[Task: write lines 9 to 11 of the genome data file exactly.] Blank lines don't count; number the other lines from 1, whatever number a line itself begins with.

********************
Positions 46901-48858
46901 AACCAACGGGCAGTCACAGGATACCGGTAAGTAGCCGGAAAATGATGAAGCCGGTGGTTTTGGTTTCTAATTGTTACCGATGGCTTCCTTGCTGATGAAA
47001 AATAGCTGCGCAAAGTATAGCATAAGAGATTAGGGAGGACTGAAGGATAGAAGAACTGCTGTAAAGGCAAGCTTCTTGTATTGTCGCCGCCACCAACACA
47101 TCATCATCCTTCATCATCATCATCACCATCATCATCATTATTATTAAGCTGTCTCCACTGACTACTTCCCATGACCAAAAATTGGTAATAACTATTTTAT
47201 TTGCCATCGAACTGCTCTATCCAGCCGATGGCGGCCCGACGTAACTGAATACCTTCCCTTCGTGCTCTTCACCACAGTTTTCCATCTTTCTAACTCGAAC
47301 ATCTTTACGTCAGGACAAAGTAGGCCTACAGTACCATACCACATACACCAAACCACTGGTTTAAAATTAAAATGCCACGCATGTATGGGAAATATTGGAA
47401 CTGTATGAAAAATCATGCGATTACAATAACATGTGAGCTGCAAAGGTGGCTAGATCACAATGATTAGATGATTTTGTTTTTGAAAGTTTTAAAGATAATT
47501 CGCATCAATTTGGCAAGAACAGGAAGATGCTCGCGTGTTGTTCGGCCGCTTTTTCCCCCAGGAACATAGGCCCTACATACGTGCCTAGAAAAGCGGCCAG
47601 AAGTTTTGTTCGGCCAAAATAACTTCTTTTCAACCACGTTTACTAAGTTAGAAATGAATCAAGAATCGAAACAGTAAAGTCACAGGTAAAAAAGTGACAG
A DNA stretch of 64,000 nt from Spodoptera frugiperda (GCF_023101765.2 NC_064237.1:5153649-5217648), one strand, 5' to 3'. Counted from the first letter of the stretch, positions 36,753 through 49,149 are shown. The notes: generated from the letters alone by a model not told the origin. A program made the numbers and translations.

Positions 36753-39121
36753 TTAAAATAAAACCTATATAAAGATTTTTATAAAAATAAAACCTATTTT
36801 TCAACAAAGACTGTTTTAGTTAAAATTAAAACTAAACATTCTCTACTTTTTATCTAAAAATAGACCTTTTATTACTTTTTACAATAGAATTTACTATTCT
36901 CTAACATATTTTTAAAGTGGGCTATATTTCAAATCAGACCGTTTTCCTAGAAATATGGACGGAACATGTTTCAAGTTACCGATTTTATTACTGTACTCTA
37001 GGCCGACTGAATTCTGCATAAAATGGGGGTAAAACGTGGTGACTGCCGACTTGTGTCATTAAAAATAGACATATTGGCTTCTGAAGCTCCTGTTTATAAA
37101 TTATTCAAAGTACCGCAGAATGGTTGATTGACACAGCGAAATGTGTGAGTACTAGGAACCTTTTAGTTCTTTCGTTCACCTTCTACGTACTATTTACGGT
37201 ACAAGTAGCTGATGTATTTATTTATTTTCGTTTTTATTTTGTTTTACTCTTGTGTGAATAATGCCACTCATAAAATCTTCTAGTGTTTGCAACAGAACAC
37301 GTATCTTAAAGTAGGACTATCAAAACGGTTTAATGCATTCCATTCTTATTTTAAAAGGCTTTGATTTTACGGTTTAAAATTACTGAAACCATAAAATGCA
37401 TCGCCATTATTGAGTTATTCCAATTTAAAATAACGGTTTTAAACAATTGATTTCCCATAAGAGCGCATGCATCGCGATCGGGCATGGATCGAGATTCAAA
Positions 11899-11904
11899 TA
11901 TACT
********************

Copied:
47601 AAGTTTTGTTCGGCCAAAATAACTTCTTTTCAACCACGTTTACTAAGTTAGAAATGAATCAAGAATCGAAACAGTAAAGTCACAGGTAAAAAAGTGACAG
A DNA stretch of 64,000 nt from Spodoptera frugiperda (GCF_023101765.2 NC_064237.1:5153649-5217648), one strand, 5' to 3'. Counted from the first letter of the stretch, positions 36,753 through 49,149 are shown. The notes: generated from the letters alone by a model not told the origin. A program made the numbers and translations.

Positions 36753-39121